History Women April 11, 2020 at 10:00 am

Eugenia P. Deas, the only African-American female welder at Charleston Naval Shipyard during WWII

Theodora Aidoo | Staff Writer

Theodora Aidoo April 11, 2020 at 10:00 am

April 11, 2020 at 10:00 am | History, Women

Pic Credit: Library of Congress

Eugenia Powell Deas was the only African-American woman who worked as a welder in the Charleston Naval Shipyard during World War II. While other African-American women worked as cooks and cleaners, Deas was welding.

Born September 21, 1924, Deas grew up in McClellanville, South Carolina. She lost her mother when she was seven months old. “My grandmother had to take over raising me because my daddy couldn’t raise me by himself,” she said in a recent interview.

Her father got married and took her from her grandmother to Charleston, where he lived with his new wife. She cooked and kept the house clean while schooling. She finished her twelfth grade at high school in Charleston.

Deas went on to train as a welder. “At that school, I was the only black woman”. She then began working at the Charleston Navy Shipyard as an electric welder. “… used to go on the ship and weld the little place to keep it from leaking. You know where the leave on and thing like that,” she told Museum on Main Street.

During World War II, Deas worked at the shipyard for two years. She recalled other African-American women calling her “One chocolate drop in the box. Because I was the only black woman welder. The other women there would do the cleaning and the cooking but I wanted to do something besides clean and cook. So I was a welder.”

As an electric welder, Deas said she had to wear special equipment. She always wore jeans and a helmet.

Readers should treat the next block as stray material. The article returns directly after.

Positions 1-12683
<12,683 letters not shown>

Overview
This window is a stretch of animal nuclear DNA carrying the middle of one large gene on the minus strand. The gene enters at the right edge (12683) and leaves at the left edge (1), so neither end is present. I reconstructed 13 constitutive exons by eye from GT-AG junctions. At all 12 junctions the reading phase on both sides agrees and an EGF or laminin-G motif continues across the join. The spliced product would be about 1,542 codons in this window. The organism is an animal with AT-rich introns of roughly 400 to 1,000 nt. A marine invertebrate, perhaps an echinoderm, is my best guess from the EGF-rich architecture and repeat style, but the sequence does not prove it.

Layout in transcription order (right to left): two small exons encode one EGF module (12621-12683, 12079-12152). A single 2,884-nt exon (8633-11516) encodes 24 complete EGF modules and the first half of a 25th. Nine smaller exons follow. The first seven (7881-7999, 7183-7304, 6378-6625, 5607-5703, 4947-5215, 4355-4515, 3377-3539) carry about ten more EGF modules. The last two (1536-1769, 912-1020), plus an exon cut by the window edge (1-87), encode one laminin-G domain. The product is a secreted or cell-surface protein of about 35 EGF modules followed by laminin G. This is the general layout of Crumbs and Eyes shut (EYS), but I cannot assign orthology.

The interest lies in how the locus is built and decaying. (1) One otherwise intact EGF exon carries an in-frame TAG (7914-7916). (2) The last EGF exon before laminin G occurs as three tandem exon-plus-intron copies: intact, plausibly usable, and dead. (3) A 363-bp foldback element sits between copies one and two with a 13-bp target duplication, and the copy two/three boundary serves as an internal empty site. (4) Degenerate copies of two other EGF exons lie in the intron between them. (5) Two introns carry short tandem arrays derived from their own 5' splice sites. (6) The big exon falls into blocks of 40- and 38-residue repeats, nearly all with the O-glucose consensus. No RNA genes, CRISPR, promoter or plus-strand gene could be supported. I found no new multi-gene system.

Asked if it was hard work, she said “Yeah, but I enjoyed it. I was kind of a tom-boy. I didn’t mind doing man work. It tickled me just to do the man work. They used to call me a ting because women weren’t supposed to do welding work”.

In her own words, she said: “The only thing a woman used to do, be in the classroom and teach the children and then cook and clean and take care her family and the white woman babies, we had to mind too.”

To change that perception, she said: “I wanted to do everything I wanted to do”.

“When I first learned to drive, they scold me ’cause I drive a car! ‘Cause only man, see I’m 92 years old now, only man and boy drive car when I first learned to. That ting to drive car? That ting think he a man? kind of hard up, where I could step up higher. I didn’t care what they call me, I do it, I do what I want”.

Reminiscing one time when a man decided not to hire her because he didn’t think she could do the work, Deas said: “Yeah, said I was a woman and I couldn’t do welding. And I already practiced some with being with the different people who would do the welding before, but he didn’t know I could do it. And I surprise him. When I go and light that rod and go and do the weaving. When did you learn to do that? I do any kind of work where I get good money. And honest labor I’m talking about! And I always wanted self-respect.

“I’m mother of nine kids. All from one daddy and he died after a couple years, I forgot what year it was. And I never remarried again. So I had to raise them children. And I would do them different jobs so I had money to send them to college,” she said.

Eugenia Powell Deas
Pic Credit: Screenshot from video/museumonmainstreet.org

The 92-year-old also touched on her days working at Lincoln High School. “I work at Lincoln High School. I was the head cook at Lincoln High School. I did all kinds of different work all to make an honest living. And I had to educate my children. I can’t just bring them in the world and let them go without education.

“And nine little children that ain’t no little job. But all my children have good education. God bless me, I couldn’t do it without the good Lord. And I serve my Lord now, he love us all. All you have to do it what? Trust and obey. There’s no other way to be happy in Jesus. Learn to trust and obey.”

She said she had a garden and a chicken house, with a chicken yard and chicken that want to lay eggs. “I plant my corn and collard greens. And sweet potatoes! Then I could go fishing. Catfish, mullet, whiten, crab, oyster! McClellanville had more seafood than any other town in South Carolina” she said.

Proud of her efforts to single-handedly raise her nine children, she asked: “How many black women could say, I sent all my children to college who wanted to go? And that’s what I did. And right now, I’m 92 years old.”

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